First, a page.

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Yet ANOTHER Disappointed “Additional Insured”

Yet ANOTHER Disappointed “Additional Insured”

The retail giant Costco joined the ranks of disappointed “Additional Insureds” the other day in a California Court of Appeals case, Costco Wholesale Corp. v. Tokio Marine and Nichido Fire Ins. Co. Ltd., which left Costco and its own insurers on the hook for a $5.5 million personal injury settlement.

When Costco decided to carry Yokohama tires, it prudently required Yokohama to make Costco an “Additional Insured” under Yokohama’s general liability policy. Because Yokohama’s policy had a “Blanket” Additional Insured endorsement, which made any Yokohama vendor an Additional Insured “where required by contract,” Costco was an Additional Insured.

For a while—but not long enough.

Regrettably for Costco, Yokohama’s contractual obligation to make Costco an Additional Insured terminated when Costco terminated the Costco-Yokohama contract. Thus, when four years after the contract termination, a Costco-sold Yokohama tire failed, resulting in catastrophic personal injuries, Costco was no longer an Additional Insured. The fact that Costco had been an Additional Insured when the tire was sold was, of course, irrelevant, as the occurrence-based CGL is (generally speaking) triggered only when the “bodily injury” or “property damage” takes place within the policy period. The date of the alleged negligent act or omission is (generally speaking) irrelevant.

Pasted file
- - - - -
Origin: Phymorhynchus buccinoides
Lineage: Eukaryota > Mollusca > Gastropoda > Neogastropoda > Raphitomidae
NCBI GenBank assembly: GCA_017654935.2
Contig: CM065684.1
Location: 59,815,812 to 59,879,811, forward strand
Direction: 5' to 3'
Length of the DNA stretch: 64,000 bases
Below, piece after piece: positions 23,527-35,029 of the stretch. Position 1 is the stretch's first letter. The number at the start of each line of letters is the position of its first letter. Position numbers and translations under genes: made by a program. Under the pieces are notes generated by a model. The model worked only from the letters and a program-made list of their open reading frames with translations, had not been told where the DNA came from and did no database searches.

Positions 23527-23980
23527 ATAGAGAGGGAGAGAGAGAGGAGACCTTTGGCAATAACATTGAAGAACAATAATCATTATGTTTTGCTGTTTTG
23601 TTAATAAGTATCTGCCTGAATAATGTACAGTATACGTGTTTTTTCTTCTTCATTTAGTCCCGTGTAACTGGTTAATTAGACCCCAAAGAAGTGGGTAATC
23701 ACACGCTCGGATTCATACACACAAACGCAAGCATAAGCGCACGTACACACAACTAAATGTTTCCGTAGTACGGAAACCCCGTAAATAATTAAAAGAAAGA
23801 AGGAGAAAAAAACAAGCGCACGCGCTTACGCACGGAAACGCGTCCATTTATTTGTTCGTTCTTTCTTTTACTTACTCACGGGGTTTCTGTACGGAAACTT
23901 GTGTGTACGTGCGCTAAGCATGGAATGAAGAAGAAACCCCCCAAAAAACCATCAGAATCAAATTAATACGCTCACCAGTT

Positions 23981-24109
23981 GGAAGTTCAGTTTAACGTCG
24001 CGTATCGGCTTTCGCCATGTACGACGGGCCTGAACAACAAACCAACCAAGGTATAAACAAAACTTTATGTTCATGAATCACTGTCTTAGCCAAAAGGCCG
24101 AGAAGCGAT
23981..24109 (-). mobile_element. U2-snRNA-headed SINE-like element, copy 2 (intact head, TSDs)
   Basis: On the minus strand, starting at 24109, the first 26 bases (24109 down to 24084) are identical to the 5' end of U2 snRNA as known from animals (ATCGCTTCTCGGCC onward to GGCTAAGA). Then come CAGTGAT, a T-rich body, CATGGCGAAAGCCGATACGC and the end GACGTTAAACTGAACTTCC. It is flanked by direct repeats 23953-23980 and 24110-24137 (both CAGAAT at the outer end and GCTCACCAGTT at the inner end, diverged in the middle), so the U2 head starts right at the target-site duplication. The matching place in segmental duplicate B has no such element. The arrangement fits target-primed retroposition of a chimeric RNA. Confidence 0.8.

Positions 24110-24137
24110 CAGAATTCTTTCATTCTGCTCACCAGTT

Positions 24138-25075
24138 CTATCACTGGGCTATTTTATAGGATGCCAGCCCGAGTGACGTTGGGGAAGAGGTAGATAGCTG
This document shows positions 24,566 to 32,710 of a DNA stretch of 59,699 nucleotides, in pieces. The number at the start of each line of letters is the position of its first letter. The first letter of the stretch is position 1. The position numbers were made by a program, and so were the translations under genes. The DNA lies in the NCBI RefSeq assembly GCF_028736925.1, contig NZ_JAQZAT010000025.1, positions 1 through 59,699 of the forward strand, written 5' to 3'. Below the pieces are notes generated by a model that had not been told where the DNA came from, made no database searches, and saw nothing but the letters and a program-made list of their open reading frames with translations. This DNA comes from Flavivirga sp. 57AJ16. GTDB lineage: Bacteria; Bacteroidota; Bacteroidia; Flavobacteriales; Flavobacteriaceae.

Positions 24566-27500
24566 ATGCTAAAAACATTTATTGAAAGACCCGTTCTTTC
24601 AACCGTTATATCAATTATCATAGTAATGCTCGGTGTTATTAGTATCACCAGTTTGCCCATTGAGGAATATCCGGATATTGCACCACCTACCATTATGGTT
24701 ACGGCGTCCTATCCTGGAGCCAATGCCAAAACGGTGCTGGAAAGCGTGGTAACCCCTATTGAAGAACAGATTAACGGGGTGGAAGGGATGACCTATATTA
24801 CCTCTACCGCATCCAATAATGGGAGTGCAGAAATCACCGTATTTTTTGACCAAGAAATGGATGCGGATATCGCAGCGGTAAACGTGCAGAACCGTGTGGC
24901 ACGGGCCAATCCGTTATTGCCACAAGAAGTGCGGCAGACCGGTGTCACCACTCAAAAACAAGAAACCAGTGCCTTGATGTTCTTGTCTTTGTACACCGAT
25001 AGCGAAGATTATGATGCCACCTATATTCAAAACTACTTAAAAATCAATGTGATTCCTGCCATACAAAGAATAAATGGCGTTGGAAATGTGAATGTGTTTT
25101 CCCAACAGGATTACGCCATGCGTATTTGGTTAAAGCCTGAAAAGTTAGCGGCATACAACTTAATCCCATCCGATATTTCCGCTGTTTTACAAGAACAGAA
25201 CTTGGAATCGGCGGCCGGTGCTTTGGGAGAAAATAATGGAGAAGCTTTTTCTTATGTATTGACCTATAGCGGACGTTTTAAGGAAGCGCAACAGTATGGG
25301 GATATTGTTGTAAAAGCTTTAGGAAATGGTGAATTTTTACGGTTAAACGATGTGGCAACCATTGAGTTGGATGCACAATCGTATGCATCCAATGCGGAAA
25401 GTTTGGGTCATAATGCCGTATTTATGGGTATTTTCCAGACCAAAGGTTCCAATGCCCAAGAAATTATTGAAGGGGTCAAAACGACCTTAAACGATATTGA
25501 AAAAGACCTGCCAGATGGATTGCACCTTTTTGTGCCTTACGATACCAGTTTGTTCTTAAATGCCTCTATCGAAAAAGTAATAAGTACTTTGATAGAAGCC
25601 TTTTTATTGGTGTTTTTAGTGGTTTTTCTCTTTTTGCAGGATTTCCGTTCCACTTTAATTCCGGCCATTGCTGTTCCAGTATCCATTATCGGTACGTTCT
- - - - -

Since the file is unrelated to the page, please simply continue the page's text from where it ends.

As we have observed before, fanatical attention to detail, and ceaseless vigilance, are required to avoid “Additional Insured” heartache.

Robert ("Bob") M. Frey

certificate of insurance